India’s epidemic is back with haze and chaos New Delhi gets a double whammy

One patient at a time today walked through the smoggy haze of New Delhi, India, to receive treatment at Breathe Better. The clinic’s respiratory physician, Dr. Kundra, said the recent deadly haze and the resurgence of the epidemic are “more than a blessing in disguise.

More and more physicians, like Davinder Kundra, are worried that the new wave of epidemics has already overwhelmed medical institutions and that New Delhi’s famously poor air is back at its pollution peak.

Every winter pollution season, New Delhi, the world’s most populous capital, sees a spike in demand for hospital beds as cases of lung diseases and chronic bronchitis rise.

Now, after a lull, coronavirus disease 2019 (COVID-19) is making a comeback, with a record 7,000 new cases diagnosed every day, and some officials predicting that it could soon cross 12,000 new cases in a single day.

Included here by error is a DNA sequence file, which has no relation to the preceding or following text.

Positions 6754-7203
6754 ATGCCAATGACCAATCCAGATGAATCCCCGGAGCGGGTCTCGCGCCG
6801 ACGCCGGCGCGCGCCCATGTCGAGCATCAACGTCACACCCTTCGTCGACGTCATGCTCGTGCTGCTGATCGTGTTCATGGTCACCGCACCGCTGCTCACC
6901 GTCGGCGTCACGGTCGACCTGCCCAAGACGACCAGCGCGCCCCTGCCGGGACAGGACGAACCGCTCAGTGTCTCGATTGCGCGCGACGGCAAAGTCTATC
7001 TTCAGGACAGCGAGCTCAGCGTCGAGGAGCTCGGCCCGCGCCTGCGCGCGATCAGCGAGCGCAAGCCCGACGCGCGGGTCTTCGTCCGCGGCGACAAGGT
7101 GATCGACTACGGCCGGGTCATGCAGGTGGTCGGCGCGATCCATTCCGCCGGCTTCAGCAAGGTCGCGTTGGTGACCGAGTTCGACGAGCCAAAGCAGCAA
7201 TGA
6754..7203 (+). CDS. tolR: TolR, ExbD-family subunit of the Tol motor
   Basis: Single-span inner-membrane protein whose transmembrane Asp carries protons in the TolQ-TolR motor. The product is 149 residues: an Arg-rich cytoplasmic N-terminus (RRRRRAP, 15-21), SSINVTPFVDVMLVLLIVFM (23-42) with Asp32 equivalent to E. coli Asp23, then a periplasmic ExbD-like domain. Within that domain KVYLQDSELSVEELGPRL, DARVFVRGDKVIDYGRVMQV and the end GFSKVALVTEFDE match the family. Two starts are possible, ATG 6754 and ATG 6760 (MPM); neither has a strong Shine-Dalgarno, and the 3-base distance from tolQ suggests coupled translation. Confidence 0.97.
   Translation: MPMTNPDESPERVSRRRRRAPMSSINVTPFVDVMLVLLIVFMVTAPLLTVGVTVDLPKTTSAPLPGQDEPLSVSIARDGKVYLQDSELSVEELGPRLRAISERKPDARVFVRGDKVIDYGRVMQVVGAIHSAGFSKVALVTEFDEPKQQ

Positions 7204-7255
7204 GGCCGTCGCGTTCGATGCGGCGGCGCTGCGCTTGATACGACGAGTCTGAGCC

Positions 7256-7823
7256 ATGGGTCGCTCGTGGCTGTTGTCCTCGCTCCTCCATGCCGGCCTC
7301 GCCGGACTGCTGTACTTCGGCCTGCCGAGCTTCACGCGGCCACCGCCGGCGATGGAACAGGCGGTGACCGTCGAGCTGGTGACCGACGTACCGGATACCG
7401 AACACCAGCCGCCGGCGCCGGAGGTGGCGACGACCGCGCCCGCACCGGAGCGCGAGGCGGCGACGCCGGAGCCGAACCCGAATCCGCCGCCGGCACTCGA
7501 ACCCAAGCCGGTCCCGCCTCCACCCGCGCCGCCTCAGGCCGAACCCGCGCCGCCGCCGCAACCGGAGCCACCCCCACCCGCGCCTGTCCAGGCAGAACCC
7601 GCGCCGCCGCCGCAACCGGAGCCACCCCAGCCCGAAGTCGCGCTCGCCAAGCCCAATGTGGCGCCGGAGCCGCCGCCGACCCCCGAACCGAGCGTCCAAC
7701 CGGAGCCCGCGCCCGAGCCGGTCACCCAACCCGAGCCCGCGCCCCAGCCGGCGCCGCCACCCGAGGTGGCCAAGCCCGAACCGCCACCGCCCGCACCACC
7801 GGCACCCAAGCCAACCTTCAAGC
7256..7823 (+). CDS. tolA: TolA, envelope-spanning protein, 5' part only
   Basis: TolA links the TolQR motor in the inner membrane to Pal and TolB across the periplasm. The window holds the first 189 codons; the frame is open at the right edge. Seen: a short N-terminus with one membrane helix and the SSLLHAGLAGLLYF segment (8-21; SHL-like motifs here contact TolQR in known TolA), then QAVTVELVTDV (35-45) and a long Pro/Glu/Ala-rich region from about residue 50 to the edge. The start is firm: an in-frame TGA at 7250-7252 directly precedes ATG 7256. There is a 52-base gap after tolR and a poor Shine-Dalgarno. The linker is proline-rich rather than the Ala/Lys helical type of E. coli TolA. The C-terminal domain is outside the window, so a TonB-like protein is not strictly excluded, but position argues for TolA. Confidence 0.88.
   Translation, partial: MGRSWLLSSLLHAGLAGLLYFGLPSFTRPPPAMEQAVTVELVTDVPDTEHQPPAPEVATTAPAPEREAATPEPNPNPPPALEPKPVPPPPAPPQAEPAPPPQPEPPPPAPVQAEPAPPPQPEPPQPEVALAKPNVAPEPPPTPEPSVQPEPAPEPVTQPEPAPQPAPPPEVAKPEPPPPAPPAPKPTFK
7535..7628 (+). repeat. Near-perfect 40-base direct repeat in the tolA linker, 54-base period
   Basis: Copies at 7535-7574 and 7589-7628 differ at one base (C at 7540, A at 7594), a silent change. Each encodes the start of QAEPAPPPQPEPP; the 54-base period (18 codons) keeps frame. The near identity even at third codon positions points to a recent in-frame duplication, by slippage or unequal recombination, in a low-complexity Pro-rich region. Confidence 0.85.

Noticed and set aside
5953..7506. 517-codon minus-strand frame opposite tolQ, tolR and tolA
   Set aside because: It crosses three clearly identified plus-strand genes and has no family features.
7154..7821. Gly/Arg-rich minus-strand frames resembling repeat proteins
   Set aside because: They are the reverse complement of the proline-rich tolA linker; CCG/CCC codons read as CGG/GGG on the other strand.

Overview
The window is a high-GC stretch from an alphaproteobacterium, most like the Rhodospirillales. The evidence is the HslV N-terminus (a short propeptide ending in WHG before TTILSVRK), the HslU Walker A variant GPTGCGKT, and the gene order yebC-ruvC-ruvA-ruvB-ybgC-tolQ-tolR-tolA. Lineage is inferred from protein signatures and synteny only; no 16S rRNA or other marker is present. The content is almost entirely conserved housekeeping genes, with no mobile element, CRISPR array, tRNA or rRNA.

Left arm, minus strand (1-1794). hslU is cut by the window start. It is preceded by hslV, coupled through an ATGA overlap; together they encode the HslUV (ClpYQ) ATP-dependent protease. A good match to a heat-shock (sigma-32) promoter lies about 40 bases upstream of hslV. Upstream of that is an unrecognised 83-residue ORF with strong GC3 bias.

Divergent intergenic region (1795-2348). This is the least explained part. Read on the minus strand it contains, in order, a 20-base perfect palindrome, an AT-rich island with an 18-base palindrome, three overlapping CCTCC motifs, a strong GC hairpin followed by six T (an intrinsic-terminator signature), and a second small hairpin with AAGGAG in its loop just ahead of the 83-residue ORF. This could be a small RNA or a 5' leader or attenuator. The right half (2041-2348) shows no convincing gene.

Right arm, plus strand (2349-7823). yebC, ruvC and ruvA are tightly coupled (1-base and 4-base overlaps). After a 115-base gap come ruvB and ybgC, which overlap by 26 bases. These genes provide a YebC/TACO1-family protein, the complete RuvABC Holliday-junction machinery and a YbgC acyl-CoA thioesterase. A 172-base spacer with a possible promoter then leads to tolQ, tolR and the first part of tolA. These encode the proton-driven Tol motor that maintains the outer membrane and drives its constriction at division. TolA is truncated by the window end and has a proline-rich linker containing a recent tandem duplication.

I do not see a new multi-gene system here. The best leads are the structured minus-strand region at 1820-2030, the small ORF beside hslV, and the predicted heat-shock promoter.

India currently has the second highest number of confirmed cases in the world, with 8.5 million people infected, second only to the United States.

With studies strongly showing a link between air pollution and cases of death from the new coronavirus, New Delhi Mayor Arvind Kejriwal said the epidemic crisis is made worse each year by increased haze from farm fires, cars and industrial manufacturing.

As he looks at X-rays of lung patients, Kondra said his small clinic finds at least one suspected case of 2019 coronavirus disease every day, and asks them to undergo a collection test.

“Tiny contaminants act like carriers for the virus and can penetrate deeper into the lungs. Exposure to increased contamination is more likely to result in a more serious infection.”